Last Saturday night I was at the opening of Simon Stone/ Andrew Upton’s adaptation of Bergman’s Face to Face. On the other side of the state border, another play known as a film is opening at the Melbourne Theatre Company. This is not a comparison. To compare really would be like comparing a motorbike to a penny farthing – both have their place, purpose and era.

Many friends and ex-boyfriends have despaired at my lack of film-buffery – a side effect of being completely steeped in the development and production of new (ie original) new Australian plays – also sometimes I think it’s a lifestyle thing. Jonathan Chissick (film marketing guru) once said to me that cinema going is a lifestyle choice, and I would tend to agree – just as much as there are people who attend theatre – and there are those that don’t. I don’t really proclaim any great passion against film – just a preference for theatre: I am more of a sweet tooth than someone who hungers for savoury treats.

His Girl Friday – main stage opening at Melbourne Theatre Company – I was Cameron Woodhead’s date, he’s a delightful man, and obliged my curiosity very gracefully at the what and hows of the MTC. The show boasting a bold and accomplished cast of loveable theatre celebrities – a small army of them in a splendid venue The Arts Centre.

This is John Guare’s play which has mixed the original play The Front Page with the 1930s film His Girl Friday. Directed by Aidan Fennessy (who I know for his playwriting) and staring the impressive talents of Pamela Rabe and Philip Quast. There is no doubting the skill and experience of the cast – I for one would stop eating pastry for a month if It guaranteed I could see John Leary in every play I see. There is no doubting the beautiful and detailed set and costume design by Tracy Grant Lord. Ticks a lot of boxes.

I also don’t deny the satisfaction of seeing an epic production – nor the delight that comes with a well tangled farce – where the delight comes in the mess and the near-miss. For me though I found the overall pace a little soggy and quite drawn out… I found the characters with much drive, but not much passion – which is really my preference in a Romantic farce that passion has to be real and sexual energy undeniable (I think of Hepburn and Tracey). And so after much silent shifting in my seat, the question for me becomes one of artform – why theatre? Why not maintain this as a film? Why not let this 1930s Chicago story live and breathe in a 1930s American film. Why here? Why now?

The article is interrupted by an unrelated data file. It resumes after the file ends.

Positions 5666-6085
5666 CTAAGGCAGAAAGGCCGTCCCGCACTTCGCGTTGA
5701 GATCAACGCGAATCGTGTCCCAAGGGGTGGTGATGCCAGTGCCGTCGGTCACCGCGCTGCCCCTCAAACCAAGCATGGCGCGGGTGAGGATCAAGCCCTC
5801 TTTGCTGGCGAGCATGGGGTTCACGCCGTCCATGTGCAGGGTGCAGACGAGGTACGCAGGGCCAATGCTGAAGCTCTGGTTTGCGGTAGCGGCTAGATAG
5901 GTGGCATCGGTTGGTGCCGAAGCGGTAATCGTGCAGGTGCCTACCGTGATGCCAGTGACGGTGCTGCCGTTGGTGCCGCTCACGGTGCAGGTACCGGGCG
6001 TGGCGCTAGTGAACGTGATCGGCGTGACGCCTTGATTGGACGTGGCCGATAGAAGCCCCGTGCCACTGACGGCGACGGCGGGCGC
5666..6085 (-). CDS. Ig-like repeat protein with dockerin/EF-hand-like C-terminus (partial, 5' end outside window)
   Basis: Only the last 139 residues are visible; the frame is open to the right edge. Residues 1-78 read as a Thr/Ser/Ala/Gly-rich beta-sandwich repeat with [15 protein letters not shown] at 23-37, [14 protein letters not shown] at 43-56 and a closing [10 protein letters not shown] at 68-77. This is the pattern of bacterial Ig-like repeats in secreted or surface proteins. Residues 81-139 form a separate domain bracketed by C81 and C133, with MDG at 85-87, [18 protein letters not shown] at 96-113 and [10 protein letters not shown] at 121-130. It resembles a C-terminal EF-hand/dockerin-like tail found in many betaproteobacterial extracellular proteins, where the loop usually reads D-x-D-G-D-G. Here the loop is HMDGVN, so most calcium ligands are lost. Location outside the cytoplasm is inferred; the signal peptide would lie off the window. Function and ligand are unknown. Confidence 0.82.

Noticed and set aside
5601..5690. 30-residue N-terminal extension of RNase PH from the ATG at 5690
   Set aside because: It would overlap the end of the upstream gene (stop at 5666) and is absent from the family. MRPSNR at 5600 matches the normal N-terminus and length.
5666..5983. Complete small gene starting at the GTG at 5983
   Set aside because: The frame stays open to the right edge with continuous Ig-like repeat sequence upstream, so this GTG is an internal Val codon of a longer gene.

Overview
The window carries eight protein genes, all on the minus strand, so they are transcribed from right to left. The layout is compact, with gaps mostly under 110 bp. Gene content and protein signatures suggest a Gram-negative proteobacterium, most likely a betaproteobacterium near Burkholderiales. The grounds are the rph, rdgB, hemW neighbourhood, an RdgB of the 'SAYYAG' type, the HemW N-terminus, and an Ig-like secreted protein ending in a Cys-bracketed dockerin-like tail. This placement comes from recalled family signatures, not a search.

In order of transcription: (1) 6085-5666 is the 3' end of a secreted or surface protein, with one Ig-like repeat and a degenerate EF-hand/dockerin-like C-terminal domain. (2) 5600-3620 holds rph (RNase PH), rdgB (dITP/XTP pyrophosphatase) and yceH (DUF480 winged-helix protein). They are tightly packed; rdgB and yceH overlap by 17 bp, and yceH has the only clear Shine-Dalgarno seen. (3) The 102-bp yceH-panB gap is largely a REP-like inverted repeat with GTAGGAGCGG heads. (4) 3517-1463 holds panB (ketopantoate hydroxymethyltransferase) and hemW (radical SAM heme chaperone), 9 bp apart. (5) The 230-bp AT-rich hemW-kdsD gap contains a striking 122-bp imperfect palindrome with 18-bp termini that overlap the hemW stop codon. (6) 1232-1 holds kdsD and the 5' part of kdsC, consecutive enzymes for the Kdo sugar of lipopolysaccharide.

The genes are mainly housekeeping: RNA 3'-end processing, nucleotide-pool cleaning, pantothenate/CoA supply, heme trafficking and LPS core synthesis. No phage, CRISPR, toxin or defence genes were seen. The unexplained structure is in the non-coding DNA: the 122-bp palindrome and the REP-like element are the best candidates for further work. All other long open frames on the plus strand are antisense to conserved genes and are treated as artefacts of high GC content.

Australia has been handling a crisis of it’s media – jobs have been lost or downsized, pay walls erected – the idea of news selling newspapers – controversy and outrage always attract interest. We, the public, also self-referentially fed on the dramatics of the politics of the paper… But His Girl Friday has more to say about the tensions between love and career, between ambition and sacrifice than any nod towards local issues.

And that’s fine.

I’m sure many will enjoy the delightful spectacle of the show but alas I found myself a little bored, and my mind wandered in an out of the play… yearning for the Australian accents prevalent in the post-show foyer.

(Predictable, aren’t I, Mr Woodhead?)